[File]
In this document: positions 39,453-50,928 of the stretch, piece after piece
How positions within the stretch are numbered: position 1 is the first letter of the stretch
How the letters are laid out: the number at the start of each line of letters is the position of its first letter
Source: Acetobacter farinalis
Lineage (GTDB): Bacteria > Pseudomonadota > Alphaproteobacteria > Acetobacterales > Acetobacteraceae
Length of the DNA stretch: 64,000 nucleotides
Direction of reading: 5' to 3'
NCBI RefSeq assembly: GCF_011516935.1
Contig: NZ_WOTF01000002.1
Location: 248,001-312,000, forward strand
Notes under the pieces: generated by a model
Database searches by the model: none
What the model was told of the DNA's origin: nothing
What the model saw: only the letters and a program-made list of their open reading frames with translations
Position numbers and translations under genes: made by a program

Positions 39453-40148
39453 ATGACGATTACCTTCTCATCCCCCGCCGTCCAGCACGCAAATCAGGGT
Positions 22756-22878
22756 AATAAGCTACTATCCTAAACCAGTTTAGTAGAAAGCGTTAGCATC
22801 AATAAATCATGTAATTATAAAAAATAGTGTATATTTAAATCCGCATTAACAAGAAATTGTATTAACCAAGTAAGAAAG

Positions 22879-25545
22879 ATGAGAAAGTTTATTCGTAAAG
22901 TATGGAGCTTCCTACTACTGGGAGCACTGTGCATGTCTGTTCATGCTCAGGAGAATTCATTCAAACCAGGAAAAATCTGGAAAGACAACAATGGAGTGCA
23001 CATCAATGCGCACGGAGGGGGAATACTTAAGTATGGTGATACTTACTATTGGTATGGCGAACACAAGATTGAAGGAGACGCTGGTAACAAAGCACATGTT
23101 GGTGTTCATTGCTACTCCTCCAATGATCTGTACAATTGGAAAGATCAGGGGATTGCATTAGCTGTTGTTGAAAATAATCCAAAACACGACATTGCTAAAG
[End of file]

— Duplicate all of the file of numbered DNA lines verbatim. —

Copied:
In this document: positions 39,453-50,928 of the stretch, piece after piece
How positions within the stretch are numbered: position 1 is the first letter of the stretch
How the letters are laid out: the number at the start of each line of letters is the position of its first letter
Source: Acetobacter farinalis
Lineage (GTDB): Bacteria > Pseudomonadota > Alphaproteobacteria > Acetobacterales > Acetobacteraceae
Length of the DNA stretch: 64,000 nucleotides
Direction of reading: 5' to 3'
NCBI RefSeq assembly: GCF_011516935.1
Contig: NZ_WOTF01000002.1
Location: 248,001-312,000, forward strand
Notes under the pieces: generated by a model
Database searches by the model: none
What the model was told of the DNA's origin: nothing
What the model saw: only the letters and a program-made list of their open reading frames with translations
Position numbers and translations under genes: made by a program

Positions 39453-40148
39453 ATGACGATTACCTTCTCATCCCCCGCCGTCCAGCACGCAAATCAGGGT
Positions 22756-22878
22756 AATAAGCTACTATCCTAAACCAGTTTAGTAGAAAGCGTTAGCATC
22801 AATAAATCATGTAATTATAAAAAATAGTGTATATTTAAATCCGCATTAACAAGAAATTGTATTAACCAAGTAAGAAAG

Positions 22879-25545
22879 ATGAGAAAGTTTATTCGTAAAG
22901 TATGGAGCTTCCTACTACTGGGAGCACTGTGCATGTCTGTTCATGCTCAGGAGAATTCATTCAAACCAGGAAAAATCTGGAAAGACAACAATGGAGTGCA
23001 CATCAATGCGCACGGAGGGGGAATACTTAAGTATGGTGATACTTACTATTGGTATGGCGAACACAAGATTGAAGGAGACGCTGGTAACAAAGCACATGTT
23101 GGTGTTCATTGCTACTCCTCCAATGATCTGTACAATTGGAAAGATCAGGGGATTGCATTAGCTGTTGTTGAAAATAATCCAAAACACGACATTGCTAAAG